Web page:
Faith. What is it really?
It’s commonly believed that religious faith is, essentially, whatever one chooses to make it, whatever is agreeable to the individual personally. In this sense, one person’s faith might not include the existence of hell or Purgatory because the idea is too offensive to their sensibilities. Someone else’s faith may hold to the existence of God but think He is not intimately involved in the daily lives of the human race. Still another’s faith may involve rejecting the concept of God, but still believing that angels and other types of spirits are real.
And because we’re talking about religion/spirituality, it seems obvious to many that there can be no objective debate on the matter. Therefore, what do we assume would be the basis for evangelization? How can we rationally suppose that one set of beliefs can “prevail” over another? How dare any of the rest of us suggest that our own religion is “true,” but someone else’s is “false”?
And yet, in imitation of Jesus Christ who said “No one comes to the Father but through me” (John 14:6), the Catholic Church has always dogmatically maintained that there is no salvation, no hope of eternal life, apart from the Church (CCC 845- 848).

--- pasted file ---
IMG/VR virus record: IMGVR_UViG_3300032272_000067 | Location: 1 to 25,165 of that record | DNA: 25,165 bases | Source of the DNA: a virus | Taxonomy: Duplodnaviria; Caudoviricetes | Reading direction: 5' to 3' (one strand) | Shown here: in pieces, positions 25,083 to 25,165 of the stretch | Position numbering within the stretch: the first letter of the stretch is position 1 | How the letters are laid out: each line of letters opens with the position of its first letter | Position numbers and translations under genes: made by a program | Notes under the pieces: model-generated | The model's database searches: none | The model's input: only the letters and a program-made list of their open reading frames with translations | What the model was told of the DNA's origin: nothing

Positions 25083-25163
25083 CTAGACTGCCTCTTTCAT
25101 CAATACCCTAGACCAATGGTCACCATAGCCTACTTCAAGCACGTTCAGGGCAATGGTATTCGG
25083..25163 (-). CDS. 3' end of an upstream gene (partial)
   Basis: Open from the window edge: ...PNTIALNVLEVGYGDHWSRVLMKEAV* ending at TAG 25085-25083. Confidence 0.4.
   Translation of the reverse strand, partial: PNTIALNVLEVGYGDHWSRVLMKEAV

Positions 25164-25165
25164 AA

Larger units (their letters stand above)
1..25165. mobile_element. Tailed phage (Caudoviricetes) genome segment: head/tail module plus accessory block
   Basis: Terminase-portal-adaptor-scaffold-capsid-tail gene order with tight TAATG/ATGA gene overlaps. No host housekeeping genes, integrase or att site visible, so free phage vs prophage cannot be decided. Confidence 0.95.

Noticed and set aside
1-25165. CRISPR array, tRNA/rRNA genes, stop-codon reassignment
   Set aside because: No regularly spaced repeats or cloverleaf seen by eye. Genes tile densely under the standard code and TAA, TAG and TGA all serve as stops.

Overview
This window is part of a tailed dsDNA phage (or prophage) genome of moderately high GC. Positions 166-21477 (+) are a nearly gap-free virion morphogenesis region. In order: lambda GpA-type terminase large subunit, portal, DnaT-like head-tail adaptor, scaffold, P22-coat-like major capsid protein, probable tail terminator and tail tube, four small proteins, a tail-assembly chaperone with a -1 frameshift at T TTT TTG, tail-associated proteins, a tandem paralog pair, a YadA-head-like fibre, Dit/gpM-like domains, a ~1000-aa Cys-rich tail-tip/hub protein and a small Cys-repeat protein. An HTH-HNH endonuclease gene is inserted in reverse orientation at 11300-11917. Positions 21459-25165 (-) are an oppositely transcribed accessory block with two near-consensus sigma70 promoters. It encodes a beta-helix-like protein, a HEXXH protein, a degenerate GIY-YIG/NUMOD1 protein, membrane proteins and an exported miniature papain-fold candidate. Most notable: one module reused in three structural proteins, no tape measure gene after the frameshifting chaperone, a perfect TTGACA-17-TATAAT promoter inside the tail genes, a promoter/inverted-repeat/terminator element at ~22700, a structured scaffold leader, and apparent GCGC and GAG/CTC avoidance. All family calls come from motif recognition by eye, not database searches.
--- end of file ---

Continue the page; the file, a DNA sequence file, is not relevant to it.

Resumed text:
An embarrassing and thoroughly misguided assertion? A pompously arrogant one?
Or something else?
You keep using that word. I do not think it means what you think it means. (Inigo Montoya, Princess Bride)
Many “Faiths” or Just One?
Consider: If I were to bring a stranger to you and ask you to write a short biography for them, right then and there, how accurate do you suppose your work would turn out to be? Not very. Right? A few things about the stranger might quickly be evident. You could readily describe them as tall or short; male or female; young or old; etc. There might be something about them that a “sixth sense” may pick up. They may quickly seem “really nice” or “sketchy.”